Martinez Drops Cerrell Associates in Runoff Race With Vargas-Rodriguez
By a MetNews Staff Writer
Los Angeles Superior Court Judge John Martinez has dropped judicial campaign powerhouse Cerrell Associates Inc. for his November runoff in the wake of his second-place finish in March.
Martinez was surprised by challenger Maria Vargas-Rodriguez, a sole practitioner and frequent judge pro tem who won 38 percent of the vote in Alhambra Judicial District's three-way race.
Martinez, who has served on the bench since his 1981 appointment, garnered 35 percent. California Association of Realtors attorney Llewellyn Chin won 27 percent and was eliminated.
Although it is a Superior Court race, it is for a post that was part of the Alhambra Municipal Court until unification in January, and voting in this transition year remains limited to the Alhambra district.
After the election, Martinez blamed his poor showing on "pretty negative" mail from the Vargas-Rodriguez camp in the last few days of the campaign. He said at the time that he intended "to set the record straight" and "to deal with the false allegations and half-truths."
Instead of Cerrell, Martinez has decided to go with Siegel & Nichol, a consulting firm with no prior experience in judicial campaigns but strong labor ties and a successful track record in mail and organizing campaigns for clients like Service Employees International Union, Local 347, the largest union of Los Angeles city workers.
The firm served as campaign consultant for USC law professor Erwin Chemerinsky in his successful 1997 election to the Los Angeles Charter Reform Commission. Chemerinsky emerged from a crowded field to win without a runoff and later was elected the panel's president.
Siegel & Nichol also ran Janice Hahn's successful charter reform campaign and a recent Santa Monica school bond measure.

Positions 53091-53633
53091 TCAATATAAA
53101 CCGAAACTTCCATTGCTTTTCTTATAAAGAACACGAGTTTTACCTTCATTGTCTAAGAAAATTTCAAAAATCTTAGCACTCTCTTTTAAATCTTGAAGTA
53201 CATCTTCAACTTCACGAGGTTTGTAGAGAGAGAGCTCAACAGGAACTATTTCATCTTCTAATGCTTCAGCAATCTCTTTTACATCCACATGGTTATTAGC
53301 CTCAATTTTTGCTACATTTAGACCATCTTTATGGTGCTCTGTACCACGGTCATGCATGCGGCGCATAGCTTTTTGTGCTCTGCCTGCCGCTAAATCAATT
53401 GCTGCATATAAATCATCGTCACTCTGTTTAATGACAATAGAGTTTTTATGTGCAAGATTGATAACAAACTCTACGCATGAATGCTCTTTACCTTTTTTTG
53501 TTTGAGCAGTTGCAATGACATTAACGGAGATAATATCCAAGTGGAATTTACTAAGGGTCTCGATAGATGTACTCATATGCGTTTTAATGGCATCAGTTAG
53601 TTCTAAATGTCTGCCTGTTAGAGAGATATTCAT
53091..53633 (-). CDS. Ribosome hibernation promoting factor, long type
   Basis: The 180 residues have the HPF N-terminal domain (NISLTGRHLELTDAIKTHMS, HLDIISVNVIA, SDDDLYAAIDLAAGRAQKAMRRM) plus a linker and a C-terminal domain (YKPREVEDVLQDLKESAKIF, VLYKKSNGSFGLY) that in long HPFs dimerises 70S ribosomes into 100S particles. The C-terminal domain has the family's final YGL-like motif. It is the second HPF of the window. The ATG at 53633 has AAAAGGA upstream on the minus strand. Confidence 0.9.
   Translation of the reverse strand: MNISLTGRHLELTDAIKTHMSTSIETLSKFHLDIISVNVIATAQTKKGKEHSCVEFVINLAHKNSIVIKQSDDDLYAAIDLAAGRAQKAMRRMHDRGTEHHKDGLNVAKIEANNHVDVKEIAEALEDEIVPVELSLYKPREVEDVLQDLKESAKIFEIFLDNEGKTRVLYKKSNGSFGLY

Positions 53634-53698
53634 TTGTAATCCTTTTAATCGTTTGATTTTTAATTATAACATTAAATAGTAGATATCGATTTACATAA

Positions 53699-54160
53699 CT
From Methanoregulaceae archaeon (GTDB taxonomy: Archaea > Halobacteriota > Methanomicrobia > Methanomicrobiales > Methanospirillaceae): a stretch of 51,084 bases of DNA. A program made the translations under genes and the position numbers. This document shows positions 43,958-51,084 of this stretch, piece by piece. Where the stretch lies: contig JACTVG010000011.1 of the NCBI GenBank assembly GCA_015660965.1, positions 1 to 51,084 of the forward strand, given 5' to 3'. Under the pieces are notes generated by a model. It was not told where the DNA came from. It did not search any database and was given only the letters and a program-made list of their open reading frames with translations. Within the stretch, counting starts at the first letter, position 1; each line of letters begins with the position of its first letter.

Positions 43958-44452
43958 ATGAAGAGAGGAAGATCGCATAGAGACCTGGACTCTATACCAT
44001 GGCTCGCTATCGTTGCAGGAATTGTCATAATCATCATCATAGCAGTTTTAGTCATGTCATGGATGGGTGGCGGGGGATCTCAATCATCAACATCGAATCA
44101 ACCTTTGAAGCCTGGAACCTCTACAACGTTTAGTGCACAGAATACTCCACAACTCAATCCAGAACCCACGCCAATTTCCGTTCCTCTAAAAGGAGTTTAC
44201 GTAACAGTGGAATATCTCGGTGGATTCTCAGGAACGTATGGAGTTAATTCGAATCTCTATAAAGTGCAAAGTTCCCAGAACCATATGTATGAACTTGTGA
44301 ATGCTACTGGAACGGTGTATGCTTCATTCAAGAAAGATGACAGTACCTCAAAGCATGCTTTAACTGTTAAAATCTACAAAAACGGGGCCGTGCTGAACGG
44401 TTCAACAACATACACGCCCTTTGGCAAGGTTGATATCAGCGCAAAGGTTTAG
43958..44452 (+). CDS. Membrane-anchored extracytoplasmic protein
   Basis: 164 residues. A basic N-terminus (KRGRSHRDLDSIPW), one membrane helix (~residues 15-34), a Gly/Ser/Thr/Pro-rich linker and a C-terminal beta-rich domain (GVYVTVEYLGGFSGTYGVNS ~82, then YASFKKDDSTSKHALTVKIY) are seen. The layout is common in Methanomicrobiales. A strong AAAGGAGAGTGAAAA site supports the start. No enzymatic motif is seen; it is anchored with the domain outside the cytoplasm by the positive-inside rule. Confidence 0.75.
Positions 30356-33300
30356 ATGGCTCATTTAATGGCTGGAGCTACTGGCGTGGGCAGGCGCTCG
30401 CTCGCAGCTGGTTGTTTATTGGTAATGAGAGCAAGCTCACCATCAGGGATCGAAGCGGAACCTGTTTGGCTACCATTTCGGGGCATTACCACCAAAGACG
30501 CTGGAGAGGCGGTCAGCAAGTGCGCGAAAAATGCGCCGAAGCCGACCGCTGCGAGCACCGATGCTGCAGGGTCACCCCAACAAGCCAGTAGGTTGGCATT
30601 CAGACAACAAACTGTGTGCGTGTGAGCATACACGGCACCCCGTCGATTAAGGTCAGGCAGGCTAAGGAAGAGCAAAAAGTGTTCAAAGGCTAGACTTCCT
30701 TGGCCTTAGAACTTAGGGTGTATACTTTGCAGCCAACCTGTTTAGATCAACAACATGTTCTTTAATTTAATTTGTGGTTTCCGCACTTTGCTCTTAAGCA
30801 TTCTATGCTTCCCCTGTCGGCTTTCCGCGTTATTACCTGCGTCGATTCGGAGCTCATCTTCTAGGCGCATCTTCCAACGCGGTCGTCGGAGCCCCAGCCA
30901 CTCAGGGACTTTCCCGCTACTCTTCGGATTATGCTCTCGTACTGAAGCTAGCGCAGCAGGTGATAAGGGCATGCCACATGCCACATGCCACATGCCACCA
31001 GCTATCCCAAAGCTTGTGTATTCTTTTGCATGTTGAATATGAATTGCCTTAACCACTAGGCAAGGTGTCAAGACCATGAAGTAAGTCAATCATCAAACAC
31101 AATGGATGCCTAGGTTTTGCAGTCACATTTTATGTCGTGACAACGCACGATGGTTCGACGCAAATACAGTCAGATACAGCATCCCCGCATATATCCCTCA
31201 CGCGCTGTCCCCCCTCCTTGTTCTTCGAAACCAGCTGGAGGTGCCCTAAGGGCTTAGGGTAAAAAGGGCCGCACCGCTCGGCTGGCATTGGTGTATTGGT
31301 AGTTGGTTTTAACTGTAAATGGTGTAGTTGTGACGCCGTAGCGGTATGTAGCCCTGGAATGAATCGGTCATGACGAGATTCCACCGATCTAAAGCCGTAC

Neither Martinez nor the Cerrell firm returned calls seeking comment. Siegel & Nichol partner Mark Siegel said the runoff campaign would zero in on likely voters and deliver messages about the judge's experience and capabilities—although probably not until after Labor Day.
"We have to be prepared to reach out to all the people who are going to be voting" in the presidential election, Siegel said.
Meanwhile, some mystery surrounds the runoff plans of Vargas-Rodriguez, who scored her first-place finish with the help of veteran consultant Victor Griego.
Vargas-Rodriguez has not returned several MetNews calls over the last few weeks, and Griego said he hasn't heard from her either.
"I don't know what her plans are," Griego told the MetNews. "I don't know what she's going to do."
Chin said it is far too early for him to decide whether to endorse the incumbent or the challenger, or to stay out of it entirely.
His importance as a power broker remains to be seen. Much of his support in March came from the San Gabriel Valley's growing Asian population, but it is unclear whether he can deliver those votes to another candidate in November.
"I take this very seriously," Chin said, "and I just haven't had time yet to talk with the candidates and decide what to do. The election is not until November."
The only other judicial election in the November ballot is the Los Angeles Judicial District runoff between Deputy District Attorney David Mintz and sole practitioner Vicki M. Roberts.
Roberts has a lawsuit pending against the Los Angeles County Bar Association arising from the "Not Qualified" rating the organization's judicial elections evaluation committee gave her.
Copyright Metropolitan News Company, 2000